S3 E31 The Passaic County Arts Center

Hawthorne Towncast

Play Episode Listen Later Aug 1, 2022 36:21


The John W. Rea house, in Hawthorne NJ, was built in 1810. In 1999 it was placed on the National Register of Historic Places and today, is the home of the Passaic County Arts Center, celebrating and exhibiting local and international artists. --- Send in a voice message: https://anchor.fm/flavio-romeo/message

Idaho Matters
Pocatello church receives recognition for civil rights activism

Idaho Matters

Play Episode Listen Later Jul 21, 2022 5:23


The Bethel Missionary Baptist Church has been around for more than 100 years and is now the first property to be added to the National Register of Historic Places under African American Civil Rights in Idaho.

The Valley Today
Colonial Kids Day at Burwell-Morgan Mill

The Valley Today

Play Episode Listen Later Jul 1, 2022 28:13


Nathan Stalvey, Director of Clarke County Historical Association joined the conversation today to talk about a few upcoming events and give us a bit of a history lesson. Nathan told us about a yearly tradition happening at Burwell-Morgan Mill on Saturday, July 2 where they will be grinding red, white, and blue corn and grits. Burwell-Morgan Mill, also known as the Millwood Mill, is a historic grist mill located at Millwood, Clarke County, Virginia. It was built between 1782-1785 by Lt. Col. Nathaniel Burwell and Gen. Daniel Morgan who both served in the American Revolution. It is the oldest operable merchant mill in the Shenandoah Valley. Nathan explained it's history and told us how it came to be in the possession of the Clarke County Historical Association. We discussed it's maintenance and upkeep as well as the grants that help with costs. It was listed on the National Register of Historic Places in 1969. Also happening at the Burwell-Morgan Mill on Saturday, July 9 will be Colonial Kids Day. The event, which started six years ago as an intern's project will feature interactive activities including blacksmithing, craft making, colonial games, a scavenger hunt, the history of the Mill, living history interpretations, and grinding in action. There will be food available on site as well as across the street at Locke's Store. You are also welcome to bring a picnic and enjoy your lunch in the meadow and at of the picnic tables. The cost for the event is $5 and it runs from 11am - 4pm. You can purchase tickets or get more details by clicking here. Nathan also gave us details for a talk featuring historian Stephen Campbell entitled George Washington: The Will to Win and Conquering Adversity that will happen on Sunday, July 17, 2022 from 2pm - 4pm at the VFW Post 9760. The lecture will discuss George Washington before the Revolutionary War and his time as a surveyor. Washington, during this time journeyed through and surveyed Clarke County which was formally Frederick County during the 1700's. Learn how Washington evolved from a young officer to our nation's first Commander-in-Chief. Tickets and more details can be found by clicking here. For more information about Clarke County Historical Association, it's events, membership or volunteer opportunities, visit their website: https://www.clarkehistory.org/ and follow them on Facebook.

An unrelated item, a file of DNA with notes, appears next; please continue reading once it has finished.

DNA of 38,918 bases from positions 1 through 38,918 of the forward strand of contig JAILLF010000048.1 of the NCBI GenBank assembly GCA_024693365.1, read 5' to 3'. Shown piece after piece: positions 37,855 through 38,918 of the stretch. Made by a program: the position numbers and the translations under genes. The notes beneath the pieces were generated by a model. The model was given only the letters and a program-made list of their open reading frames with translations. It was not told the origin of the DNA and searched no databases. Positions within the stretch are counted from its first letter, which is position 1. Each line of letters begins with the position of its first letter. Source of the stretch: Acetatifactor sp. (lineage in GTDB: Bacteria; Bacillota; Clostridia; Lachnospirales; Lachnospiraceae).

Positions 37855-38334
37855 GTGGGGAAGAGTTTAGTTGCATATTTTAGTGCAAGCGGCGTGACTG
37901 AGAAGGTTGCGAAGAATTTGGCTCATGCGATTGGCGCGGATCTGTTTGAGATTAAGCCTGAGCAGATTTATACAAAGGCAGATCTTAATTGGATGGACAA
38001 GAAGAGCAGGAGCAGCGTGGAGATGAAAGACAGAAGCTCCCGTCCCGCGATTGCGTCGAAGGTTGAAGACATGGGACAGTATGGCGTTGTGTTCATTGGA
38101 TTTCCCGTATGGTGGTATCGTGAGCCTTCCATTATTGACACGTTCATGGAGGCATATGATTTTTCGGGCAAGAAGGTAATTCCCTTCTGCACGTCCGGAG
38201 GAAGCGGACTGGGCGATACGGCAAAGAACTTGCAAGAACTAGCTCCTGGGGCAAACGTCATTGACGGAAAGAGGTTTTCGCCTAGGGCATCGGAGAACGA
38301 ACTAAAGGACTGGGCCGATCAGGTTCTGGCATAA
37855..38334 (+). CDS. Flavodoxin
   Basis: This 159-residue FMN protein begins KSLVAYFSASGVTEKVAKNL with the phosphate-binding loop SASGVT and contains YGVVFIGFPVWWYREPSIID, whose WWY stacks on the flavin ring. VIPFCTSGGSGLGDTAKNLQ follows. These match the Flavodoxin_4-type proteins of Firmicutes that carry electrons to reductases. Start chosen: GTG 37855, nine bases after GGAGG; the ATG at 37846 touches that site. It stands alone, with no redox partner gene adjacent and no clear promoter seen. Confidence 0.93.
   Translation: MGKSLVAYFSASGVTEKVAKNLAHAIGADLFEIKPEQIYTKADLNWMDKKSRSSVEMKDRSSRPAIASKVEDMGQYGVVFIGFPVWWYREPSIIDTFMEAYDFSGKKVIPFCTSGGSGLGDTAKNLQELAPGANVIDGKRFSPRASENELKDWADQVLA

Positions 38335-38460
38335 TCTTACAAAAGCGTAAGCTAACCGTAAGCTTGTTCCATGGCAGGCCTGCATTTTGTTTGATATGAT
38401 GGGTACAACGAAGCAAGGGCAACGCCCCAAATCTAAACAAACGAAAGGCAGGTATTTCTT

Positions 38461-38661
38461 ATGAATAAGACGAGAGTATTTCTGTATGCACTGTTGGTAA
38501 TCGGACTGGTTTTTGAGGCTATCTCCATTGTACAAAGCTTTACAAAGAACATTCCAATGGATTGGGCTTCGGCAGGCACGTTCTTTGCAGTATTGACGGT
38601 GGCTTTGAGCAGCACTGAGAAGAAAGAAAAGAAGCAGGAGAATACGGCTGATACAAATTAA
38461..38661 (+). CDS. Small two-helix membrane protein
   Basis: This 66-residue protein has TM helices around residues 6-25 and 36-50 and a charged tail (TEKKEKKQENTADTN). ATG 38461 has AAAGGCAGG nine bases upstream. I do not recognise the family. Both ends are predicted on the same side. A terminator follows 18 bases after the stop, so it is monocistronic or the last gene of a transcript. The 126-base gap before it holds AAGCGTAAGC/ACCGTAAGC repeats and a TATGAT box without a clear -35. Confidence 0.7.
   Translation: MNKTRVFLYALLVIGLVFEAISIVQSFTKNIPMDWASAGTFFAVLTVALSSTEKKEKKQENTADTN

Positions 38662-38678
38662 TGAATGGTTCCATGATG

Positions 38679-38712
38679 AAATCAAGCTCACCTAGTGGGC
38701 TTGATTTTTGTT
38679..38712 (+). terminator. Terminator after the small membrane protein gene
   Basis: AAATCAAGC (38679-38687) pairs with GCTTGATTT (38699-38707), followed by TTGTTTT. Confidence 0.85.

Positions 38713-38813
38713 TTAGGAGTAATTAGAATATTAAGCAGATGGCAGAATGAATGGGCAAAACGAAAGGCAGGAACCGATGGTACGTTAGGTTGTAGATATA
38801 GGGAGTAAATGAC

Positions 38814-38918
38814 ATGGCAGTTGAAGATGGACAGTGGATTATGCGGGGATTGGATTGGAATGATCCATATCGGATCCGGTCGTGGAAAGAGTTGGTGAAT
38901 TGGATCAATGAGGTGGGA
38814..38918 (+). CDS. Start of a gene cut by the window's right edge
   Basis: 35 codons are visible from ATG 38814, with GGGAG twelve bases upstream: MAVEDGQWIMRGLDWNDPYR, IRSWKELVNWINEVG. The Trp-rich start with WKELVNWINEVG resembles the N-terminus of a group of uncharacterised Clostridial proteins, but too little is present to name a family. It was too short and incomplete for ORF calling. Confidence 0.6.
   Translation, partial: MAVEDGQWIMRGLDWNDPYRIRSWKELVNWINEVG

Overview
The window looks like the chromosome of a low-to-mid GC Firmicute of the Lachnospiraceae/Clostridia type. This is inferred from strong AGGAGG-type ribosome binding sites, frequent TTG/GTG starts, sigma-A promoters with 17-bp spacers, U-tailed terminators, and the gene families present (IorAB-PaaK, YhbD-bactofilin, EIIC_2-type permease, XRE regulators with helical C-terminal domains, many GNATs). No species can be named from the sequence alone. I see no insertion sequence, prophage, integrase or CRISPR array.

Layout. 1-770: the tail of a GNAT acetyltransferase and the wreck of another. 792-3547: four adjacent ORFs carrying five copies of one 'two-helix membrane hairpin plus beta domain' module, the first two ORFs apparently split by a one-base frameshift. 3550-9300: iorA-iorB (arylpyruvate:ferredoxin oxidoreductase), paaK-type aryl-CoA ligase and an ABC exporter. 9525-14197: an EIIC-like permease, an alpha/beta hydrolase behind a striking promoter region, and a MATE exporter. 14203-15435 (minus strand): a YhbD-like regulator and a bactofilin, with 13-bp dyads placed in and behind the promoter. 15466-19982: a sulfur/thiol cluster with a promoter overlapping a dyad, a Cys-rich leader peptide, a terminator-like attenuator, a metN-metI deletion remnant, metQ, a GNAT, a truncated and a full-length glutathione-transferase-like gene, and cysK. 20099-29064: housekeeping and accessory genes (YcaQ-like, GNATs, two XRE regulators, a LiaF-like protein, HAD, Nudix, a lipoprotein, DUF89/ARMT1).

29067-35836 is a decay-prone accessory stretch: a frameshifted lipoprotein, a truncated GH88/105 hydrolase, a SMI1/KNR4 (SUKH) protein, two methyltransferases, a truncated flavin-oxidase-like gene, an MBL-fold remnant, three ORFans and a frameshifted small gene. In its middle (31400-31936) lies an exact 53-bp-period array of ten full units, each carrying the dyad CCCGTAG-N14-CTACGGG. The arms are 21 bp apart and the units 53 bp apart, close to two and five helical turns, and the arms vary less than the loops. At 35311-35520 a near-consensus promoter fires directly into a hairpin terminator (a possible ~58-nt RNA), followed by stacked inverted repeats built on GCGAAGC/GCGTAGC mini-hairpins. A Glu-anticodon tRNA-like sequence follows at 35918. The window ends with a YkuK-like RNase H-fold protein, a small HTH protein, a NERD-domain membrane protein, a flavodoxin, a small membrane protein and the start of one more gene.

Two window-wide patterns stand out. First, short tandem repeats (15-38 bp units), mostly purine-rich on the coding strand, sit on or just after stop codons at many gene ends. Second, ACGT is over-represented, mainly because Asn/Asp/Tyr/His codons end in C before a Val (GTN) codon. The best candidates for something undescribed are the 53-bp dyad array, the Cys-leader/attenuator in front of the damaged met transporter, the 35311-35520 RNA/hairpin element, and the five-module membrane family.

Confessions of a Closet Romantic
Quick Take: Fire Island

Confessions of a Closet Romantic

Play Episode Listen Later Jun 30, 2022 20:10


Happy Pride Month! Squeaking just under the wire with a quick take on this frothy, fun gay retelling of Pride and Prejudice, set in that historic LGBTQ+ summer destination, Fire Island in New York. What a sunny, cute, romantic romp of a romcom this is! https://www.confessionsofaclosetromantic.comThere's more than a touch of Boogie Nights in the look of Fire Island. Joel Kim Booster talked to Variety about how the movie was developed. His favorite romcoms are My Best Friend's Wedding and Clueless, so the guy knew how to put together a solid retelling.Here's a taste of Joel Kim Booster's stand up. He's adorable, even when he's making fun of difficult topics.Fire Island's queer literary history is fascinating, starting with Oscar Wilde visiting Cherry Grove in the late 19th century.Fire Island has a National Seashore and here is a bit more about its fascinating history stretching back to the 1700s. It has a few structures on the National Register of Historic Places, and a long history with pirates and shipwrecks.Support the show